30. MissScrimmage

    MissScrimmage Aficionado

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    In regards to not talking over, I also say, "We have 2 more things to get done before we can go. I will not explain them until everyone is quiet." - In elementary it's different, but maybe it would translate into more homework?
     
  31. BookButterfly

    BookButterfly Rookie

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    To quote Fred Jones... "Work the class, or the class will work you."

    Otherwise known as--don't be glued to the front of the room. Walk among your students as you teach and use proximity to keep students in line. This also means you need to arrange your class so you can be within whispering distance of any student FAST.

    This was the biggest mistake I made as a substitute--after fixing it, the size of my management problems diminished like crazy!
     
  32. JustMe

    JustMe Virtuoso

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    ^ Yes! Brain breaks do wonders. :)
     
  33. readingrules12

    readingrules12 Aficionado

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    Lots of great ideas on here. Here are 4--some are already mentioned, but worth repeating.

    1. Be consistent

    2. Be proactive--have a plan

    3. Be calm--don't yell (if this is difficult, sucking on candy makes it hard to be upset and staying away from too much caffeine (which can make one more impulsive) can also help.

    4. Take care of as many discipline problems yourself before sending a child out of the room. Many discipline problems like to get sent out of a classroom as it gets them lots of attention. Leave sending students out only when they are a major problem or highly disruptive.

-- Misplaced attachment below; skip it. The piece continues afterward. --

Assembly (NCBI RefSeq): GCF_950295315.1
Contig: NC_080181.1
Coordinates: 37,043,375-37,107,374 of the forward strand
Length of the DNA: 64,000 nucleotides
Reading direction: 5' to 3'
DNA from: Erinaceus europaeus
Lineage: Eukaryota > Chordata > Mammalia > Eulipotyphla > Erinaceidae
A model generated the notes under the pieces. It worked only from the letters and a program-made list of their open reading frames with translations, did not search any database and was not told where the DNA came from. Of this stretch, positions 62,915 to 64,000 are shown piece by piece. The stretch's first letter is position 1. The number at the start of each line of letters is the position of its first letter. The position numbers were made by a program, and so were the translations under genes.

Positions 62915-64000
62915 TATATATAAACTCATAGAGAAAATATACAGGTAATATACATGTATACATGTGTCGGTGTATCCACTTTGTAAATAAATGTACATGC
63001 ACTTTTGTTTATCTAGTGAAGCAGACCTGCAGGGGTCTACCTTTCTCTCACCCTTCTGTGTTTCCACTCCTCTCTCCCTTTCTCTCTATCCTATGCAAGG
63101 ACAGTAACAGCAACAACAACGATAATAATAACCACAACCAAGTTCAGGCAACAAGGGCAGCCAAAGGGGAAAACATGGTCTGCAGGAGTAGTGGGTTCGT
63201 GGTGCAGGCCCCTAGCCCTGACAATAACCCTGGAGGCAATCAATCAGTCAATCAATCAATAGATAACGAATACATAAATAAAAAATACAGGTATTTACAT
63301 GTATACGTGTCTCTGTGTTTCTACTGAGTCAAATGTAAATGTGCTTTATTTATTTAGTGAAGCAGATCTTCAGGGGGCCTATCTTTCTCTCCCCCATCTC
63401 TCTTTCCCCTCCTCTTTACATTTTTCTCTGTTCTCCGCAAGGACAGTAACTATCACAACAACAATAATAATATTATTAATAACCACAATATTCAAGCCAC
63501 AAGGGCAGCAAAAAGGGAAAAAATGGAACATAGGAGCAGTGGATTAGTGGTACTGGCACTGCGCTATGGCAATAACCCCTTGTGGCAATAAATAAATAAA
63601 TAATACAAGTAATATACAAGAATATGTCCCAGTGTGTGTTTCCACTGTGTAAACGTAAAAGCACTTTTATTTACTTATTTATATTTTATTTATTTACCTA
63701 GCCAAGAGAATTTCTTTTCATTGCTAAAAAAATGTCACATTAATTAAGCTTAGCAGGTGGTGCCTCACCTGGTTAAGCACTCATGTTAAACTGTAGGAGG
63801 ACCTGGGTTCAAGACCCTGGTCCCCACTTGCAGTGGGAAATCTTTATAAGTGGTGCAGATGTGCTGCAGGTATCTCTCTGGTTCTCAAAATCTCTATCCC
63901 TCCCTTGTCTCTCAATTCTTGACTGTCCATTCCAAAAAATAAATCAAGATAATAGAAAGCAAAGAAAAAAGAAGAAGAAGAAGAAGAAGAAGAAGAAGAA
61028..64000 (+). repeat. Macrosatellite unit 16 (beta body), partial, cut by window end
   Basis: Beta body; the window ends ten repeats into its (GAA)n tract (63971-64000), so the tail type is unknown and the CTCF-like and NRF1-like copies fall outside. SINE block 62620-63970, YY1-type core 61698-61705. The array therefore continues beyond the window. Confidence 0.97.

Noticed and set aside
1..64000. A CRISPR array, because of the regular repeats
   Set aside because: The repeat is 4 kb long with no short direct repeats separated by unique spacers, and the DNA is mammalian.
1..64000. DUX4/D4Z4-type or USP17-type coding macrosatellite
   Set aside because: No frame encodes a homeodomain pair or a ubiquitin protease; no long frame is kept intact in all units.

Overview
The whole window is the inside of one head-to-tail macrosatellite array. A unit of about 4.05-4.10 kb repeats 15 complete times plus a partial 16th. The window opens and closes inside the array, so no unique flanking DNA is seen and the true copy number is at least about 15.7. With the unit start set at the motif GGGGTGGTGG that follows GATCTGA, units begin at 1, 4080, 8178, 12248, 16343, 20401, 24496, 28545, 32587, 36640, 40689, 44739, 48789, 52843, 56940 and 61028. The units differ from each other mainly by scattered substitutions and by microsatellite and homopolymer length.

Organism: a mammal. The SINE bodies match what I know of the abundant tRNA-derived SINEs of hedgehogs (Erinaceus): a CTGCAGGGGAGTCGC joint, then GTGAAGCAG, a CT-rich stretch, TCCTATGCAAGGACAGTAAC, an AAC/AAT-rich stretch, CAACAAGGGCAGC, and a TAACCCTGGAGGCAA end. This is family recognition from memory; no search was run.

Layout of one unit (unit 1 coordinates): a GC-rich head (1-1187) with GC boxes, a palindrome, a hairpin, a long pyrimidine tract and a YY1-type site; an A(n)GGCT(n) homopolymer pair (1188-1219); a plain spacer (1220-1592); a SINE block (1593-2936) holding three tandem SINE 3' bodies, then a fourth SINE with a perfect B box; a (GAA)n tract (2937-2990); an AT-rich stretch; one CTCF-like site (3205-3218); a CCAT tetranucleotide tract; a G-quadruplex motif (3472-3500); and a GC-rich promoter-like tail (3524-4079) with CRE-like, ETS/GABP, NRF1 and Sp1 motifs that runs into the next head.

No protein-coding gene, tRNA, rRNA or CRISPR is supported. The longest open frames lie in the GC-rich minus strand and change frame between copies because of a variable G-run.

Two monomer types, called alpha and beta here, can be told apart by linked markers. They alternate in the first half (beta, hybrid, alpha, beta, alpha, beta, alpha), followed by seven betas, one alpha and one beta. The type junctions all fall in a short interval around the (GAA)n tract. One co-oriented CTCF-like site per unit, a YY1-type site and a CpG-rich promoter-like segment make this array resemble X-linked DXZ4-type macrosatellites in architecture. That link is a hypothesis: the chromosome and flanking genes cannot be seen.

34. readingrules12

    readingrules12 Aficionado

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    If I was a good student in your room, I would feel very uncomfortable with watching a teacher talk to another student like that. That would not be an environment that I would want for my child (even if I lived in a tough neighborhood in Pennsylvania). I am sure you wouldn't want another adult such as a P talking to you like that.
     
  35. Croissant

    Croissant Comrade

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    I don't know that that's fair. You can't say what is it isn't extreme unless you've been on that campus with those students an that administration. It may make me unpopular, but I believe there are some kids (thinking upper middle and high school) who need this. Obviously, it shouldn't be your every day solution, but it often only takes one time. If I had a studious child in such a district, I'd be upset to find out that severely disruptive students were allowed to remain in the room an interrupt learning.

    Maybe I'm way off base. Wouldn't be the first time :)
     
  36. readingrules12

    readingrules12 Aficionado

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    I agree with you that sending a child out of the classroom is sometimes necessary. I am not disagreeing with that. I don't think "Get out of my room now! is a proper way to talk to any person at any age. Might it happen in extreme circumstances when children get out of hand? Yes, that could happen to nearly any teacher. To share with other teachers that this is a proper way to handle a discipline problem is something I disagree with, and disrespectful of how students should be talked to. If we want students to be respectful in how they talk to us, we must show respect as well in how we talk to them.